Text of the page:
We started the weekend with some stress – Harley Guy interviewed for a job he really wants but the salary limitations would make things very difficult if everything else remains at status quo – he has until this morning to give them his decision.  Then Friday night Thing 2 got a phone call from her best friend (T2BF)  telling her that she was no longer living at home and her phone would be turned off any minute.  We worried all night about her, hoping she would show up at our door, but she didn’t.  Saturday Harley Guy and I made a decision and went to her mother offering to help out during their difficulties by taking T2BF into our home.  We are currently emptying out the room that will someday be our spare room/craft room but has most recently been our catchall so she will have her own room like my girls.

Food at her house was sometimes scarce but stretching meals here won’t be a problem and I try to keep a good variety of snack foods, fruits, and veggies; I make most meals from scratch, always shop for the best deals, and am really trying to become coupon savvy.  I don’t see that the extra laundry will be that big a deal either, Thing 2 and T2BF have been sharing clothes back and forth for years (which can be pretty funny when you consider T2BF stands just over 5′ while Thing 2 is almost 6′ tall).  What I am worrying about is her schoolwork because she doesn’t really apply herself (her grades are a huge point of contention at her house) and with only 9 weeks left of this school year I’m hoping this change in “home life” won’t negatively impact her.  I’ve already told my girls that starting today we will be implementing mandatory homework/studying/reading time after school because I don’t want T2BF to feel singled out.  I’m kind of hoping her mom holds off on putting her on ADHD meds as our house is much quieter and more orderly than what she’s used to and she won’t have to compete for attention with or be responsible for much younger siblings as she is at home.  I don’t want you to think I believe I can “fix” things, I’m just hoping in a different environment there might be some positive results.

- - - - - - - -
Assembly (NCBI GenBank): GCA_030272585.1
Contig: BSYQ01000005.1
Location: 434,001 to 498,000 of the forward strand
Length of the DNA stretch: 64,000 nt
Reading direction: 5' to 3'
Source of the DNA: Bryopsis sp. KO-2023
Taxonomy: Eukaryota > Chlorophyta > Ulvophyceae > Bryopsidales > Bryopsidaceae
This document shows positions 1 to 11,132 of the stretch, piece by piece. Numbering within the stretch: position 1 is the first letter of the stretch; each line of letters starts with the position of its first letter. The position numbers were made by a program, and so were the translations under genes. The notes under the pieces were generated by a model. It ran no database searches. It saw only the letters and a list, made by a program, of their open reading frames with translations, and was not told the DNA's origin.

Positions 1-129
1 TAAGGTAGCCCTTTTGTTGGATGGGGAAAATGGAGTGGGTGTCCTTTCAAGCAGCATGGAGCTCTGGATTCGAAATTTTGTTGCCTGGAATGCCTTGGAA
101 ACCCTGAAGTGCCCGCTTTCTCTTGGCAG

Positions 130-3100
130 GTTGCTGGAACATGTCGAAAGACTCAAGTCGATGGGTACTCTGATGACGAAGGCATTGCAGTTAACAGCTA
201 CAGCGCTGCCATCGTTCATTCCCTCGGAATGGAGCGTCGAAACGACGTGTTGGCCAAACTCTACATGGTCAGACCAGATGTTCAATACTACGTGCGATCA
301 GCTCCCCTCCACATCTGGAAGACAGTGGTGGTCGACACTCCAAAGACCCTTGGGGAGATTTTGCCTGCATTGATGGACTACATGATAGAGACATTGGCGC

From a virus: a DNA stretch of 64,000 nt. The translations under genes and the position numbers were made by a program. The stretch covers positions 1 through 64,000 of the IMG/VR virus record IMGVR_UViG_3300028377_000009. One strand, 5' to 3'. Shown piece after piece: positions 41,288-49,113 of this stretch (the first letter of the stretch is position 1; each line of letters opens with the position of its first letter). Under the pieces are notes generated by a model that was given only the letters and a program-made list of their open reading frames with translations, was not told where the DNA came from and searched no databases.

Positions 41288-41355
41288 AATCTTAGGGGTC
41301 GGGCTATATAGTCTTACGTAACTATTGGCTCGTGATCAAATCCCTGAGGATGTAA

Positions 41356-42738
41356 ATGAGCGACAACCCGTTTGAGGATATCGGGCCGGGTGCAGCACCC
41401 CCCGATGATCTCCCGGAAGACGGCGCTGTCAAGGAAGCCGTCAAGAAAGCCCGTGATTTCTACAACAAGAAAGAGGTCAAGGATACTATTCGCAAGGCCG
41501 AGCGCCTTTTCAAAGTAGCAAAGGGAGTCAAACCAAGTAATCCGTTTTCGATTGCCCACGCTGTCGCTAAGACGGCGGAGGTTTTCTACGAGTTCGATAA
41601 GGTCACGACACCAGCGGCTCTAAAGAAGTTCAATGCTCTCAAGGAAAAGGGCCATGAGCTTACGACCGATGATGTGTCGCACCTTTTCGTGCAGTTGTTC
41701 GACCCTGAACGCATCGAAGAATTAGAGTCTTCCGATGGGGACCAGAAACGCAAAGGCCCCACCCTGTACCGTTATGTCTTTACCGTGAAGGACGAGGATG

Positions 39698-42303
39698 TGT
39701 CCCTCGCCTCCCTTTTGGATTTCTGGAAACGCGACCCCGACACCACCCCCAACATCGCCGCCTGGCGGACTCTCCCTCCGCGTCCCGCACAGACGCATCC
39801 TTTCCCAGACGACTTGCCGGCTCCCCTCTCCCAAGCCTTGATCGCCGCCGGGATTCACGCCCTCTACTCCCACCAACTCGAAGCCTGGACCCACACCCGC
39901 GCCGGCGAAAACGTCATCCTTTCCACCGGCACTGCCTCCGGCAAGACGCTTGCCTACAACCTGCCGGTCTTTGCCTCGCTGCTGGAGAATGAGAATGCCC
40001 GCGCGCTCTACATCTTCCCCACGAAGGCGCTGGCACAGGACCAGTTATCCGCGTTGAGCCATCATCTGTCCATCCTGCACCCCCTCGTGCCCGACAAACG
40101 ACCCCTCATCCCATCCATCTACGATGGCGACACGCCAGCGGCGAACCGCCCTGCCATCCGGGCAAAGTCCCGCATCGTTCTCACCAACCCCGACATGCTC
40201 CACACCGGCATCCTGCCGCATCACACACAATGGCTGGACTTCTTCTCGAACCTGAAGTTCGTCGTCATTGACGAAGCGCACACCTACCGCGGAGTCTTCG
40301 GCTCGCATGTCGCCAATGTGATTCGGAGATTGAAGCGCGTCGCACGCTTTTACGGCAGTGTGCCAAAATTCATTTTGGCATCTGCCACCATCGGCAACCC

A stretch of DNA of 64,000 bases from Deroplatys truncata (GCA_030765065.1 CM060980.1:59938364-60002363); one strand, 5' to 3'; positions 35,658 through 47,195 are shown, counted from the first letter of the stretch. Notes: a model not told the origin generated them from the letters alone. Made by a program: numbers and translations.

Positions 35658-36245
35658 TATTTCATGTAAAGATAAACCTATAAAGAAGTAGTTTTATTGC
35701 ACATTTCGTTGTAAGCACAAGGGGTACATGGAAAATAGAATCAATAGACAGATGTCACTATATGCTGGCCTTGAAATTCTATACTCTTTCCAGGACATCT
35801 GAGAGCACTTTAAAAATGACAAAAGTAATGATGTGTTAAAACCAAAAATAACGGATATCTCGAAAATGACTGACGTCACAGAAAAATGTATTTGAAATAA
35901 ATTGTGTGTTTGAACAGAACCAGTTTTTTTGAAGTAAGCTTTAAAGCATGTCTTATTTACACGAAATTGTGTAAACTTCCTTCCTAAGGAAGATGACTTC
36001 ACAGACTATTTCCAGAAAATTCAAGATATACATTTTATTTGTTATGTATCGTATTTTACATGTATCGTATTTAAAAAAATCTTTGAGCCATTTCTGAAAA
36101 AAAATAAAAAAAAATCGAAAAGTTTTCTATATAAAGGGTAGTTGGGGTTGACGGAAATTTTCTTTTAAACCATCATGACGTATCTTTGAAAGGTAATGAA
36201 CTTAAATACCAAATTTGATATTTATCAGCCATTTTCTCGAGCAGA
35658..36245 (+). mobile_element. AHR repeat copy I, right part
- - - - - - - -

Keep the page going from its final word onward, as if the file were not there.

I know she’s sad, she misses her mom and siblings and until this seems “normal” for her I expect her to grieve.  One positive, I fell yesterday and sprained my ankle so that it really hurts to walk (no, that’s not the positive).  When it got dark I noticed a blind wasn’t drawn and when I got up to go across the room to close it she told me she didn’t want me to walk so she’d close it for me.  The reason I look at this as a positive is that she has always seemed to be more comfortable around Harley Guy and kind of afraid or standoffish  of me – Harley Guy is very outgoing and has told her about his dysfunctional home life growing up and I think she feels he can relate to what her life has been like.  I tend to be a bit reserved and quiet but I’m very affectionate with my girls giving hugs, saying “I love you”, and making it obvious that I enjoy just being around them.  Last night I told T2BF that I didn’t expect it right now but that I’d like it if in the future I could give a good-night hug to her just like I do to my girls.  Much to my delight she got out of bed and gave me a hug and when I told her I love her (because I do) she told me she loves me too.  I also found out last night that she has me listed on her phone as “Mom 2” and I like that.

Hawaiian Cheese Ball

8 ounces cream cheese, room temperature

8 ounces finely shredded sharp cheddar cheese, room temperature

2 Tablespoons tropical relish like guava, mango, or papaya (ok to sub with pickle relish)

1/4 cup mayonnaise